Hours after Bangladesh executed Abdul Quader Molla, a top opposition leader, for his role in the 1971 civil war that culminated into Bangladesh’s independence from Pakistan activists from his party, the Jamaat-e-Islami (JeI), staged riots. Violence has continued in the country following the December 12 hanging, leading to dozens of deaths.
More than 100 JeI activists have been detained in a nation-wide crackdown.
Molla’s execution has lead to heated debates about the role of political Islam in the country and the future for religious opposition parties.
“Bangladesh will be the first country to bury ‘political Islam’ which wrecked the traditional secular fabric of the society since independence in 1971,” explains professor Nazmul Ahsan Kalimullah, who teaches Public Affairs in the Dhaka University.
‘Surge and Decline’
JeI had opposed the break-up of Pakistan and fought alongside Pakistan’s military against pro-Independence forces. It was banned from politics upon the formation of Bangladesh.
But a military coup in 1975 lifted the ban on JeI. During the 1980s, the religious party joined a multi-party coalition and later supported the Bangladesh Nationalist Party (BNP). In October 2001, it emerged as the country’s third largest party, securing 17 seats in the 300-member parliament. Both the JeI and BNP led by Begum Khaleda Zia replaced the Awami League (AL), which had been in power since 1996.
In 2008, AL led by Sheikh Hasina came back to power even as JeI’s popularity waned when it won a mere 5 seats in national elections. And in 2010 AL began war crimes trials for events surrounding the independence struggle under Bangladesh’s International Crimes Tribunal (ICT).
Molla became the first person convicted by the tribunal. He was initially sentenced to life in prison in February. Calling a life sentence as too lenient, thousands across Bangladesh demanded he be hanged. And in September, the Supreme Court overturned life in prison and replaced it with a death sentence.
With his hanging, some observers believe JeI’s power also has been executed.
While war veterans from 1971 and thousands of pro-independence youths rejoiced after the hanging, the JeI’s acting head Moqbul Ahmed warned “people would [want] revenge” on the party’s website, which triggered a massive crackdown against JeI activists.
Ahmed has called on the international community to raise its voice against the “repression on the opposition”.
“Since coming to power the government (of Awami League) has practiced unbridled corruption, nepotism and even torture upon members of the opposition. They are now making a last-ditch attempt to stay in power indefinitely by amending the constitution and destroying the state apparatus. They have abolished the caretaker system of government and have enacted a new system to hold elections under their own party government,” the Jamaat chief said, something which its political partner BNP also backs.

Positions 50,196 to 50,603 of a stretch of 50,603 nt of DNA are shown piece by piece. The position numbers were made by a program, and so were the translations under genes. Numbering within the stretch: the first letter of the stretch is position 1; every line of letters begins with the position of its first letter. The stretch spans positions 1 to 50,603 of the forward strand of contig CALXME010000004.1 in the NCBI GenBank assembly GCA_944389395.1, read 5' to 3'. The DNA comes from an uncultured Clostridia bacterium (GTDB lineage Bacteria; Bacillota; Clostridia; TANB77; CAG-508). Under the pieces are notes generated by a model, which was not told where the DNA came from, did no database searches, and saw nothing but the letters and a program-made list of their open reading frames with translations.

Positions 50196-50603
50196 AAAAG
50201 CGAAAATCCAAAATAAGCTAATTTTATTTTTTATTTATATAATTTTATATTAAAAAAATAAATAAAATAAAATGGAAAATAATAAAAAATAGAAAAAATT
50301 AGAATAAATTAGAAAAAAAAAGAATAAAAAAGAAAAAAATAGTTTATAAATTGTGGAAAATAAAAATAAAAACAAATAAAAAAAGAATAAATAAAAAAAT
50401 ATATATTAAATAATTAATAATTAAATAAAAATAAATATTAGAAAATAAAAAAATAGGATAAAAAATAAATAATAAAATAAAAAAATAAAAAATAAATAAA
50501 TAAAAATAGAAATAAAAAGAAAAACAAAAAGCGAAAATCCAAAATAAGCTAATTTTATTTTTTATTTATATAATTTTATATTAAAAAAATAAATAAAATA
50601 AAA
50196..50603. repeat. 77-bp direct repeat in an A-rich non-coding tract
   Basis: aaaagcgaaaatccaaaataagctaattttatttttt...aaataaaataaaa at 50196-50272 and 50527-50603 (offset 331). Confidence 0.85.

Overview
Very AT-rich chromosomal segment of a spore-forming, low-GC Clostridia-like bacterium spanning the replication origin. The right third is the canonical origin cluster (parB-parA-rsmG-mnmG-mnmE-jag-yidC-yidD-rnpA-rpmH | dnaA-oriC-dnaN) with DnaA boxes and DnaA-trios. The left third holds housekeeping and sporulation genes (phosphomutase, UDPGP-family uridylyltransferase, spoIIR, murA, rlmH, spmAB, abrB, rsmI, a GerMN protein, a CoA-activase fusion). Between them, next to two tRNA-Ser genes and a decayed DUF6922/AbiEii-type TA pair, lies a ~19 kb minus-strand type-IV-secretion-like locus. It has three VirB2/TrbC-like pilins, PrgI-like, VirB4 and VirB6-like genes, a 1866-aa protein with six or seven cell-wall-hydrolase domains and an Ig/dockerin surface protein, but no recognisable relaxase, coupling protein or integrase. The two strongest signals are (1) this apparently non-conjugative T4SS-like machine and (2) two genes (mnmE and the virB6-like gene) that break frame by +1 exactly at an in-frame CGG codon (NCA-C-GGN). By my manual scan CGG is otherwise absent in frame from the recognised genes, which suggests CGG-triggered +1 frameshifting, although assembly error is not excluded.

Both the parties have in recent months launched blockades; often resulting in violence and killings, to press for their demands but the ruling AL so far seems unwilling to budge.
JeI says crackdown on its members and the hanging of its leader was “politically motivated”.
But others feel the executions were fair, as Jamaat’s paramilitary Al Badr had committed “heinous war abuses” for which they need to be punished.
According to M A Hasan, of the War Crimes Fact Finding Committee, an independent body investigating the 1971 massacres: “Al Badr had been engaged in forced abduction and execution of Bangla-speaking pro-independence nationalists and secularists to brutally muzzle the voices for freedom.”
The war historian’s documents claim that “local henchmen” allied with Pakistani soldiers were involved in “killing at least 3 million and sexual abusing 400,000 women during the nine months civil war.”
Amnesty International, Human Rights Watch and UN rights experts have continued their criticism of the war crimes tribunals and the laws under which they operate.
However, Bangladeshi authorities have always argued that they met national standards and that justice is needed for war crimes committed during the bloody war of independence from Pakistan.
The BNP, Jel’s erstwhile political ally, has been conspicuously silent since Molla’s execution.
It seems BNP is more desperate for a political solution than stalemate and may have deliberately overlooked JeI's concerns.
It is currently pre-occupied in talks with the ruling AL over how to break the political deadlock.
“It seems BNP is more desperate for a political solution than stalemate and may have deliberately overlooked JeI’s concerns,” Ahmed explains.
The BNP has been holding series of blockades of the country’s transport system since December in protest of holding what it says is “farcical” election in January.
A court has already declared the registration of the JeI as “illegal” to contest national polls.
” [The] BNP’s strategic election partner has become a dead horse and a political burden for the opposition,” says Nzmul Ahsan Kalimullah, a professor of public administration at the University of Dhaka. “It is time for BNP to shred JeI, which will bring an end to political Islam which has haunted the nation apparently for 30 years.”
JeI may not be a dead horse but even some party insiders believe it is facing a worst crisis in its 40-year-long political history in Bangladesh.
“It would be a Herculean task to survive against the ruling party which has an overwhelming majority in the government,” says explains Salauddin Babar, executive editor of the pro-JeI newspaper, Dainik Naya Diganta, and a senior JeI member. “It will be an uphill battle to survive the current political crisis JeI faces.”
Babar believes that the crackdown weakend the party’s chain of command and Jel could crack under the pressure.
“The political future of the party has been challenged after a sustained crackdown on the leadership. Jamaat’s future is uncertain,” he says.